During the last six months of 1864, purchasing agents obtained $45,000,000 of credit on the basis of only $1,500,000 of government cotton. As the war continued and Southern resources dwindled, this trade increased in importance to the Confederate States war effort.

During the second half of the war, at least 127 known British-built steamers did much to sustain the South’s war effort. An estimated sixty percent of the Confederate States total small arms, one third of its lead shot, and two thirds of its gunpowder had slipped through the north’s blockade. The most celebrated State-owned and operated vessel, North Carolina’s Ad-Vance, made eight round trips from Nassau between June 1863 and September 1864 before her eventual capture. As a result of this, Tar Heel troops enjoyed better and more plentiful supplies than any other State troops as a direct result.”

(“A Notorious Nest of Offense: Neutrals, Belligerents and Union Jails for Blockade Runners. Samuel Negus, TCU, 2010, pp. 8-9)

Jul 1, 2023 - American Military Genius, Southern Patriots    Comments Off on Neglect of the South’s Navy

Neglect of the South’s Navy

Neglect of the South’s Navy

“John Newland Maffitt was convinced that Secretary of the Navy Stephen Mallory failed to understand the needs of the Confederacy; and Mallory dismissed Maffitt as commander of the Florida in 1862 at Mobile Bay, and finally, Mallory showed favoritism to a small circle of friends.

In perceptive reflections, Maffitt summarized the important role of sea power in the war. He belonged essentially to what might be termed “western theater school of thought.” Particularly critical, as Maffitt now saw it, was the fall of New Orleans which occurred in the spring of 1862, relatively early in the war and which was the result of superior northern sea power.

“The grand mistake of the South was neglecting her navy. All our army movements out west were baffled by the armed federal steamers which swarmed on western waters, and which our government had provided nothing to meet.”

Maffitt – perhaps thinking of his dismay at the outcome of his discussion with Mallory in Montgomery – pointed out that prior to the capture of New Orleans, the South should have had a navy strong enough to prevent its capture and to hold the Mississippi River and its tributaries.  Concluded Maffitt, “This would have prevented many disastrous battles; it would have made Sherman’s march through the country impossible, and Lee would have still been master of his lines . . . neglect of the navy proved irremediable and fatal.”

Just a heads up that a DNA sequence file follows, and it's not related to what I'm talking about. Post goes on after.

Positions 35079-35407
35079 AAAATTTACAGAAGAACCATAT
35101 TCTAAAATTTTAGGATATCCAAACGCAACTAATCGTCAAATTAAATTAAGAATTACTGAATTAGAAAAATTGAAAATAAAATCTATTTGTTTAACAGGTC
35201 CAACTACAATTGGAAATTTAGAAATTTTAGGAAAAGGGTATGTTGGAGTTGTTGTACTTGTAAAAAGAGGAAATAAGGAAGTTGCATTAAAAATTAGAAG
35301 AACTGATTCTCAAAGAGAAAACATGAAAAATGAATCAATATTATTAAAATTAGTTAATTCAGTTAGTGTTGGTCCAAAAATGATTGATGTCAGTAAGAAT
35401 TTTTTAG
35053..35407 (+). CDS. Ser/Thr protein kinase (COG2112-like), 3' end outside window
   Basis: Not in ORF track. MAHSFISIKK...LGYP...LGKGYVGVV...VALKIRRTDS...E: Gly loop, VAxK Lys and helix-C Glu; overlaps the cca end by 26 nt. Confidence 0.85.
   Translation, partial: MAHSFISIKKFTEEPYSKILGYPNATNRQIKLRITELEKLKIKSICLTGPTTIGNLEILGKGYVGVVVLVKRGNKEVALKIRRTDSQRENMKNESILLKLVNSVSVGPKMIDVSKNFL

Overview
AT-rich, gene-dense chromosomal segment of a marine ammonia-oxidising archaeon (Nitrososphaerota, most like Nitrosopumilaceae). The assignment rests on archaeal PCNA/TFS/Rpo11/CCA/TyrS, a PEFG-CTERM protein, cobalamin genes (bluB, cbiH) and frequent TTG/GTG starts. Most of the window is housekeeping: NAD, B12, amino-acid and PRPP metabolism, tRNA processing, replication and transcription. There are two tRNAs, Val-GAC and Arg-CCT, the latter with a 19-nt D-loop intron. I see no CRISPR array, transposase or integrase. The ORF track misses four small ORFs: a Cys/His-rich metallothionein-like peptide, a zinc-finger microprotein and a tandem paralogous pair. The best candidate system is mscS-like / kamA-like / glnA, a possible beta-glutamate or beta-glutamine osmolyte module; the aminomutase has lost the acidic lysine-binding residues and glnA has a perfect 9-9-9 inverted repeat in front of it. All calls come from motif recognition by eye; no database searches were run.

There were other factors contributing to the fall of New Orleans, such as the general poverty of the South, and high water in the river that sept away obstructions, but Maffitt was generally correct in his assessment of sea power in the war.

The setback at New Orleans, which Confederate Secretary of War James A. Seddon termed the “darkest hour of the struggle,” had been foreshadowed at Port Royal, where Maffitt’s suggestions were ignored just as they had been at Montgomery. Northern success at Port Royal [and at Roanoke Island, North Carolina] prepared the way for more important operations against Southern fortresses. It is doubtful if the north would have risked its fleet at New Orleans without the precedent of Port Royal.”

(High Seas Confederate: The Life and Times of John Newland Maffitt. Royce Shingleton. University of South Carolina Press. 1994. pp. 102-103)

Jun 25, 2022 - American Military Genius, Foreign Viewpoints    Comments Off on Sir Garnet Wolsely’s Two American Heroes

Sir Garnet Wolsely’s Two American Heroes

Field Marshal Wolsely (1833-1913 became one of the most admired and influential British generals who served in the Crimea, India, Canada, West Africa, China and Egypt, and played a central role in modernizing the British army of his period. He became commander-in-chief of all British forces from 1895-1900.

Sir Garnet Joseph Wolsely’s Two American Heroes

War Office, London

8th December 1883

 

“My Dear Miss S.,

I have long been collecting the letters of eminent people but have had much difficulty in obtaining those of the great men on your side of the Atlantic. I have only known two heroes in my life, and General R. E. Lee is one of them, so you can understand how I value one of his letters. I believe that when time has calmed down the angry passions of the “North,” General Lee will be accepted in the United States as the greatest General you have ever had, and second as a patriot only to Washington himself.

Stonell Jackson, I only knew slightly, his name will live forever also in American history when that of Mr. U.S. Grant has been long forgotten, such at least is my humble opinion of these men when viewed by an outside student of military history who has no local prejudice.

That [letter] of General Beauregard is one that I shall always prize. I am indeed very grateful to you for telling me to keep it.  Again, thanking you most sincerely for your kindness to me in this matter, believe me to remain,

Very faithfully yours, Wolsely.

 

Mar 4, 2022 - American Military Genius, Southern Heroism, Southern Patriots    Comments Off on The Greatest Cattle Victory of the War

The Greatest Cattle Victory of the War

The Greatest Cattle Victory of the War